Anita Hill on Race, Equality and Opportunity

With a new book out, she reflects on her testimony about sexual harassment and what's changed after two decades. 

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Anita Hill (Jack White/NPR)

It was Oct. 11, 1991, when Anita Hill told the Senate Judiciary Committee that then-Supreme Court nominee Clarence Thomas had sexually harassed her. Since then, she's been focusing on academic work as a professor of law and social policy at Brandeis University. But her experience in the national spotlight is anything but forgotten.

This week, 20 years after her history-making testimony, she talked to NPR about the letters she's received over the years; her new book, Reimagining Equality; and how she maintained her faith in the system that confirmed Justice Thomas. She also weighed in on how opportunities for African Americans have (and haven't) improved.

Read a few highlights here:

On race and opportunity: I do think that just in general, people are comfortable with people who look like them or they believe think like them. And I think we have a lot to do in terms of really giving people full opportunity in employment, whether ... you think of them as safe or not. I think full opportunity in employment just does not exist today in the way that maybe I thought it would have when I was growing up in the 1960s and '70s. I really thought some of these battles and some of these issues would have been resolved by now.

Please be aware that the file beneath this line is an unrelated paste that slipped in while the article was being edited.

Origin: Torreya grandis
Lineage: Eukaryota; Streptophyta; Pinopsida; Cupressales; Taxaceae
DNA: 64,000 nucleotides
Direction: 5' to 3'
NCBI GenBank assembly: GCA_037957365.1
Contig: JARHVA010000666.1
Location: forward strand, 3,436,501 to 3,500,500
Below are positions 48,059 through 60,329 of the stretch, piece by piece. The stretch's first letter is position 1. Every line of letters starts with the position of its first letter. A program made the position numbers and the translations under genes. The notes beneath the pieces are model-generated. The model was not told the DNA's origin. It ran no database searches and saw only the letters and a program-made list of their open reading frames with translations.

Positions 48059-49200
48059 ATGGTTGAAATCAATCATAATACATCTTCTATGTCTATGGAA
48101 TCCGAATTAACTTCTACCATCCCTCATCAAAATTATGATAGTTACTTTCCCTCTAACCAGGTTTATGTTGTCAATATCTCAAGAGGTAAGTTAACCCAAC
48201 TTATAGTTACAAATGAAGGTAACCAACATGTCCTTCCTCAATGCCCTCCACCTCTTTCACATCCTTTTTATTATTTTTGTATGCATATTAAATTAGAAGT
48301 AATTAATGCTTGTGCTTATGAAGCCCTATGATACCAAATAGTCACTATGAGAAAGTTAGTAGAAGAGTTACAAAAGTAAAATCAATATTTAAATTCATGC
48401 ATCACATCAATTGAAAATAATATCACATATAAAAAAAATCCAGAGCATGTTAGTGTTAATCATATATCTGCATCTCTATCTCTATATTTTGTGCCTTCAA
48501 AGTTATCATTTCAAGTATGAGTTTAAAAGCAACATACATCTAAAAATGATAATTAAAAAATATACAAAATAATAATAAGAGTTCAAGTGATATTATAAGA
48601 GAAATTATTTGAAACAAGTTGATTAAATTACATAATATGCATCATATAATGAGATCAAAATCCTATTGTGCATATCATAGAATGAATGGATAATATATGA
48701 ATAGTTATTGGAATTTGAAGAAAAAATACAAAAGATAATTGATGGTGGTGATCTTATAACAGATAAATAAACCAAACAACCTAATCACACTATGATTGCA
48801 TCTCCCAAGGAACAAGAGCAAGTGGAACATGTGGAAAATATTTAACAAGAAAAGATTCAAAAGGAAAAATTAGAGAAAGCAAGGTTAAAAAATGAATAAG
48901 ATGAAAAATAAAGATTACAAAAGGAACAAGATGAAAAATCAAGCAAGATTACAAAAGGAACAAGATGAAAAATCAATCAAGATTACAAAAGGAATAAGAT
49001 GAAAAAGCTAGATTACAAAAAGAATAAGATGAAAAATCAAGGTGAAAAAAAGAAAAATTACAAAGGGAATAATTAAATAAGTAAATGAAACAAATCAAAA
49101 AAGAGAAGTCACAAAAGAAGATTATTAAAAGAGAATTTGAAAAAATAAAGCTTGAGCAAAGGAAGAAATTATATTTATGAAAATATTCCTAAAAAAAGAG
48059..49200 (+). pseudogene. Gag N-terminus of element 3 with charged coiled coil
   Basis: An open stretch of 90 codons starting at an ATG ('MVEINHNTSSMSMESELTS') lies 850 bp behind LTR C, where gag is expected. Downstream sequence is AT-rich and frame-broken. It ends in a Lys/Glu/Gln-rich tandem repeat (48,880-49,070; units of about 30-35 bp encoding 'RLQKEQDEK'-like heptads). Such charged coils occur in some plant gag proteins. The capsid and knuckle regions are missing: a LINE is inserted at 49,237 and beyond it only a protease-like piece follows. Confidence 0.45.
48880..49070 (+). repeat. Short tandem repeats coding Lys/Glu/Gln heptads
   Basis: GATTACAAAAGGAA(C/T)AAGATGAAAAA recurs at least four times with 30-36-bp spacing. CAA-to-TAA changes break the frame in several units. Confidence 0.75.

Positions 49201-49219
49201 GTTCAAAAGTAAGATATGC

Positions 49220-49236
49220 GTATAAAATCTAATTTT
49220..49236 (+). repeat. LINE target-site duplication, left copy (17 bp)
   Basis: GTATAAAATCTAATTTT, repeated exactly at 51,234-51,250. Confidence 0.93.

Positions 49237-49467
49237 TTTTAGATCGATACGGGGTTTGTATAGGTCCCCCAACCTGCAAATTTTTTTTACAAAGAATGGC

On her faith in the system: "I believe very much in our judiciary system. That is really why I testified to begin with, because [of] my belief in the integrity of the court and the individuals who sit ... in final judgment of so many critical questions. And I know people are disappointed with individual cases that come up and decisions that are made today ... But I also remind myself that this is a court that is evolving and continues to evolve ... " 

On the correspondence she receives: "They're a surprising array of messages. And they vary depending on whether they're men or women, young or old. I hear from people who say, 'I was a child during the hearings, and I didn't quite understand exactly what was going on. But 20 years later, now I understand why the hearing was important and why your testimony was important."

Read more at NPR.

In other news: Cain Leads GOP Pack.

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